Monday, January 21, 2013
Or very nearly so. When possible I take Sunday morning milkings off. It offers an amazing opportunity to rest and recharge, even if I don't do much more than putter around the house and do laundry. I loves me my Sundays.
However, stuff happens on Sunday. What with my arthritis and all, although I milk the longest string of cows, with Becky's help, I probably don't do quite as much of the hay hauling and shoveling as others. Instead I am the detail person.
I turn things on...like the cooler for the milk...turn things off...like the water for the heifers...check this, check that. Remind, remind, remind....did you do this, did you do that? An endless loop of reminders and checking.I write reminders on my hand with a sharpie so I don't forget myself......always scrubbing off the used reminders.....
However, yesterday the girls were in the hay mow and manger feeding out hay while the boss milked the bucket cows. There were two milkings in the tank, enough for a multitude of bowls of cereal, cups of coffee, or just cool, delicious glasses of milk to drink.
And then he forgot to swing the pipe that directs the milk to the tank, OUT of the tank, so no milk from cows that have had antibiotics gets into the milk supply. The only treated cow is Rosie, and it has been a while since she was doctored. However, the official tests for antibiotic contamination in milk are extremely sensitive. Every load is tested. Should someone make a mistake and milk a treated cow and miss it a whole tanker load might be ruined. Guess who pays for that.....normally I am in the milkhouse at that point putting up bottles of milk for calves for the next feeding. Instead I was in the house washing work uniforms and playing computer games.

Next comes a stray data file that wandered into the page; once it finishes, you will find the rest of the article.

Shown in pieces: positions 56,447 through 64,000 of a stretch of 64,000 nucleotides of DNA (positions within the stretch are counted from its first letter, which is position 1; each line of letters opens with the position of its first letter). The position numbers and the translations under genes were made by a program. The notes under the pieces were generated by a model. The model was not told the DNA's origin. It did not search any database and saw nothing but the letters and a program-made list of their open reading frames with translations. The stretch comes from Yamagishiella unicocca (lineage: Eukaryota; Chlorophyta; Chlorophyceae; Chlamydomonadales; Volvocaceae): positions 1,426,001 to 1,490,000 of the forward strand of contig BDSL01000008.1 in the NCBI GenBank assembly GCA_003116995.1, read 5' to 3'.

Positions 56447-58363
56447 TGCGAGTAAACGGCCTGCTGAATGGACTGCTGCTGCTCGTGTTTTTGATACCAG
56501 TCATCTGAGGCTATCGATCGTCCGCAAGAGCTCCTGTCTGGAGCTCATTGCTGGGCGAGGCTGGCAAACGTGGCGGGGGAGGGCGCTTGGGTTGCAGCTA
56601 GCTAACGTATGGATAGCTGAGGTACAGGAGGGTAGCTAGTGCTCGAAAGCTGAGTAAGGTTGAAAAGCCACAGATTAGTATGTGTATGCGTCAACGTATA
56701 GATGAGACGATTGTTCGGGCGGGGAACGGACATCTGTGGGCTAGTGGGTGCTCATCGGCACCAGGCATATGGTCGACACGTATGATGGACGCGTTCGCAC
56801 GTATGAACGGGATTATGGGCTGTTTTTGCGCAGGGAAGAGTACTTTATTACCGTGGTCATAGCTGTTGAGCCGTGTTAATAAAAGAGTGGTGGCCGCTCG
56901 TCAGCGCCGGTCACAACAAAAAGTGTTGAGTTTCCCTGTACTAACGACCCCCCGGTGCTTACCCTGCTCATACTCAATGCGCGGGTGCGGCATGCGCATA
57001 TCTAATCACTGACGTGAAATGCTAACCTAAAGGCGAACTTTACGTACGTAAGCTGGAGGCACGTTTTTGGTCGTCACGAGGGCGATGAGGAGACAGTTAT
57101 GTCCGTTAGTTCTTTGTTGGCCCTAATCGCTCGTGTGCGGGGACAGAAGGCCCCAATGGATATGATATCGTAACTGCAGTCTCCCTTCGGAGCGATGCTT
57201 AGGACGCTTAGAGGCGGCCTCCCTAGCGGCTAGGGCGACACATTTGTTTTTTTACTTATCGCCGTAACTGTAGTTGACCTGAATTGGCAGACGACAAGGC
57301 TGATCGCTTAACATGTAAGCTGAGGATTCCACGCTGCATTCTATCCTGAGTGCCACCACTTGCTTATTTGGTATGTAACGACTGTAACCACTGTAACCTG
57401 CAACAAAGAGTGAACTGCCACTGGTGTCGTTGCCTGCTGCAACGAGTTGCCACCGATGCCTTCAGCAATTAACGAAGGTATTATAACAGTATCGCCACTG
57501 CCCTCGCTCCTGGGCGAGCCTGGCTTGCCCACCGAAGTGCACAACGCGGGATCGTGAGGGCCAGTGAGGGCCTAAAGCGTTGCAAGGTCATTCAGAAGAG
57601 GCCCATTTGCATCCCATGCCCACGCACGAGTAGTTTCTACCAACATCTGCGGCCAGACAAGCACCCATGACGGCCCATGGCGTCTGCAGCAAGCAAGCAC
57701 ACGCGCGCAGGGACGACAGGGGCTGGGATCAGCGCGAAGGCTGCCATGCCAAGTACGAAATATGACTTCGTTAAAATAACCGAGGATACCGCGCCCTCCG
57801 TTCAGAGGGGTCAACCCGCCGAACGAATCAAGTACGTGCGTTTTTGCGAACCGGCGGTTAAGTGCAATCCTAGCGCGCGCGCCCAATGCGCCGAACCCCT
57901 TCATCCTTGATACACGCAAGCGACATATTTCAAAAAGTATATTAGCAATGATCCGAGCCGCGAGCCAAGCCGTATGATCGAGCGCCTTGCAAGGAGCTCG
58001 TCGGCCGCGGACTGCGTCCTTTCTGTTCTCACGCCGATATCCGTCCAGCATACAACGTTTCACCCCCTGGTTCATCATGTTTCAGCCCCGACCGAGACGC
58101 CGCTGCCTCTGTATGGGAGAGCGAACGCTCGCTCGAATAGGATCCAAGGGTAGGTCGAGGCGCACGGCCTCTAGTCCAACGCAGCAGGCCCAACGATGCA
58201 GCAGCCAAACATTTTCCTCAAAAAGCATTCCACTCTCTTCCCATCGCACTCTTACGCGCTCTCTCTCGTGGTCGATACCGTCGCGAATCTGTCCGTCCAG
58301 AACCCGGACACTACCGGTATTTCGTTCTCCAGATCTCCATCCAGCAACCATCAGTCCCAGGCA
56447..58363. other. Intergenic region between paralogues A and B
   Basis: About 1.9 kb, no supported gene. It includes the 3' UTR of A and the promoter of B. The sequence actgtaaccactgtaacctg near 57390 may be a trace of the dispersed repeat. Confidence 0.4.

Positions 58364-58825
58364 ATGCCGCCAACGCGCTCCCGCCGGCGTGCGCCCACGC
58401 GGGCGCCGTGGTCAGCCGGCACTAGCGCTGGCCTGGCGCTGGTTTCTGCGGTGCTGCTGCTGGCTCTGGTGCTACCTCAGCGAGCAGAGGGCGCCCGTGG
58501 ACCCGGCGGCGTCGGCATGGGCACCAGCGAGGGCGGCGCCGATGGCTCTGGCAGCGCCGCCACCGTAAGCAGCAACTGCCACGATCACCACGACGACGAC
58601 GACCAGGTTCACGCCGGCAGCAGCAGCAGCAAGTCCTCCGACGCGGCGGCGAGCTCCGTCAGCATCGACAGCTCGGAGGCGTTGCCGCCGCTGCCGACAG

The mistake was caught almost instantly. They were pretty sure no milk had gone where it wasn't supposed to but....that is not a chance you ever want to take.
Dumping all the milk as a precaution was discussed. Hundreds of dollars involved there. Lots of potential round bales of hay that we are buying for winter feed or money for the power bills and such. Not the best of options.
Liz decided she would run a sample up to the lab for us today, but that would mean even more milk lost, two more milkings, if we had to dump it.
Then a nice person I met on Facebook and only on Facebook suggested we call our new milk inspector to see if he could come down and do a quick test.
The milk was clear and all was well.
I sent him some cookies I had baked to send to friends who are going through some bad stuff....I will bake them more today.
I was not at all happy with the individual involved in the mistake and did not help him find phone numbers or shoo cats out of the milk house or any of the other extra tasks he made for himself.
However, all is well that ends well I guess, and I am sure am thankful to both the kind man who directed us toward a good outcome, and to our new milk inspector for coming out on Sunday, when he would have rather watched the football game.
Now, this week we will pull a milk sample from Rosie to take to our veterinarian to be tested so she can have her milk added to the other cows if she is clear. She has recovered quite well from her calving ordeal and, despite calving two months prematurely, is giving a goodly amount of milk.